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Since May, Christina McMillion has spent many Saturday mornings hammering nails as her home on Privette Street is under construction. She’s also been hitting the books for the last six months as part of a financial literacy class that wrapped up Thursday with her graduation.
“Having and maintaining a good credit score does not happen overnight,” she said. “I also have learned that there are programs out there to help you get your credit to where it needs to be so you can get the things you want in life.”
The thing McMillion has wanted in life is a safe home in which to raise her two children, and thanks to the Wilson Area Habitat for Humanity and her own hard work, that dream is becoming a reality.
McMillion is the first of two single mothers who will be receiving Habitat homes in the coming months, but the program is not a handout.
McMillion and Tenesha Artis have to complete 200 sweat equity hours — 100 of which can be donated by friends and family — as well as pass the financial literacy class offered through the Wilson Community Improvement Association. Artis previously completed the class, but McMillion and others have studied topics such as building and using credit, developing and sticking to budgets, paying off debt and saving money.
“I have already started passing on the things that I have learned from the classes, like teaching Kristiani how to save money in her piggy bank,” McMillion said of her 11-year-old daughter. “I also have started getting Kristiani to help me make out our monthly grocery list, so when we go shopping, we already know the things we need. That way we won’t wind up spending more money.”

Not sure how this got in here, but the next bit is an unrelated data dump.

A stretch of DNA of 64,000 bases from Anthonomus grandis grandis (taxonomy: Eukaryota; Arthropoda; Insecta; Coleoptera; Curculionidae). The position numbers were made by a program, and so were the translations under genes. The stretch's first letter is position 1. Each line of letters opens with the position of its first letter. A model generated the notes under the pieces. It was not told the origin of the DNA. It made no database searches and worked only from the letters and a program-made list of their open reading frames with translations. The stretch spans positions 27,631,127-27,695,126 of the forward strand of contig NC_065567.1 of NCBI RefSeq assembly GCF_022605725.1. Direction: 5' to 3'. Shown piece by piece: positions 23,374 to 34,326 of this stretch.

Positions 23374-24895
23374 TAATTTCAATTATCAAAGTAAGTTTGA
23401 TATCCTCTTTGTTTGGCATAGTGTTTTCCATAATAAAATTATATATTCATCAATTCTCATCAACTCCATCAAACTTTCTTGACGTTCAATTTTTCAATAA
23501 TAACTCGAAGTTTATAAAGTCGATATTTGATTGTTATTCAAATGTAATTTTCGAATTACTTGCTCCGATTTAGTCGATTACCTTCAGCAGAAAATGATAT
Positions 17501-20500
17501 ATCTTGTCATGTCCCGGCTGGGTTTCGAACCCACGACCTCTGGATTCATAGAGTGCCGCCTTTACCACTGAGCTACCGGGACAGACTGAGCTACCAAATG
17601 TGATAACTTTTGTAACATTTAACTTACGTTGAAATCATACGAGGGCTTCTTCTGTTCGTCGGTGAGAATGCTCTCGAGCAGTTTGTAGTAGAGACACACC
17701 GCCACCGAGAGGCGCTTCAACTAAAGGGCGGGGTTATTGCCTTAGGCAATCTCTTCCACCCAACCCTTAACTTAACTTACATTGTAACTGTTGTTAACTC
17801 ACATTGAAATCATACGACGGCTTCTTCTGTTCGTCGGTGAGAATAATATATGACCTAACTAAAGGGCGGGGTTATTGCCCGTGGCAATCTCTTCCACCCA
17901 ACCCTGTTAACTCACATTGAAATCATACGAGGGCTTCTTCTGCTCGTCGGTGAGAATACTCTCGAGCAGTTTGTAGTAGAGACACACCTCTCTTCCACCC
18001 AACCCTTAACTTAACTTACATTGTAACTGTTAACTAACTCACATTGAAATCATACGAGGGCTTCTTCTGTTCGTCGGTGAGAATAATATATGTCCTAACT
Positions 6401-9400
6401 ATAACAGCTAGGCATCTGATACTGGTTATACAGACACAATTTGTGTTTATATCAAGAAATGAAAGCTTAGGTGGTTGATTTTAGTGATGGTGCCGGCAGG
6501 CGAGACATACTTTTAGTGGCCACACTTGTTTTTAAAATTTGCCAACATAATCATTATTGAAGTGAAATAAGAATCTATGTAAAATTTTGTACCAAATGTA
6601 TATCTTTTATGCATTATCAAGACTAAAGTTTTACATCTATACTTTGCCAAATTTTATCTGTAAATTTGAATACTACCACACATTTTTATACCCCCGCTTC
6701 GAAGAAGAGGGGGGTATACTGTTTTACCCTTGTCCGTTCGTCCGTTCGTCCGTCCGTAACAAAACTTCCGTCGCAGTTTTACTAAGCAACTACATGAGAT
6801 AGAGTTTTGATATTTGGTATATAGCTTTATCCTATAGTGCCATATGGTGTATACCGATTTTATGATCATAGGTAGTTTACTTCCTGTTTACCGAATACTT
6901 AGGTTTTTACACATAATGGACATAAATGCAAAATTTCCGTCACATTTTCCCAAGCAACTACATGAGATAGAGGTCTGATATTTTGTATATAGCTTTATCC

The course wrapped up last week with three nights studying the National Foundation for Credit Counseling’s “Keys to Homeownership.” The 80-page book covers topics such as determining the personal affordability of houses, obtaining a mortgage and navigating the closing process. The class counted for 36 of McMillion’s sweat equity hours, but she still has a long way to go.
Volunteers have made real progress on the Privette Street house since starting in mid-May, but officials said McMillion’s closing date will be near year’s end. Once crews finish her house, work will get underway at Artis’ home, but the 40-year-old woman is working on McMillion’s house to get a head start on her required sweat equity hours. Both women will receive zero-interest loans on the respective houses in exchange for their hard work.
Suzanne Coker Craig, who started as the organization’s executive director earlier this month, said she’s proud to work toward giving those in need of affordable housing a hand up, not a handout.
A Place To Call Home
This is the sixth installment in a series of stories as the Times follows Wilson Area Habitat for Humanity’s two newest homeowners. Christina McMillion and Tenesha Artis will complete a variety of classes, volunteer hours and more before getting the keys to their new homes. To donate, volunteer or learn more about Wilson Area Habitat for Humanity, visit www.wilsonhabitat.org/.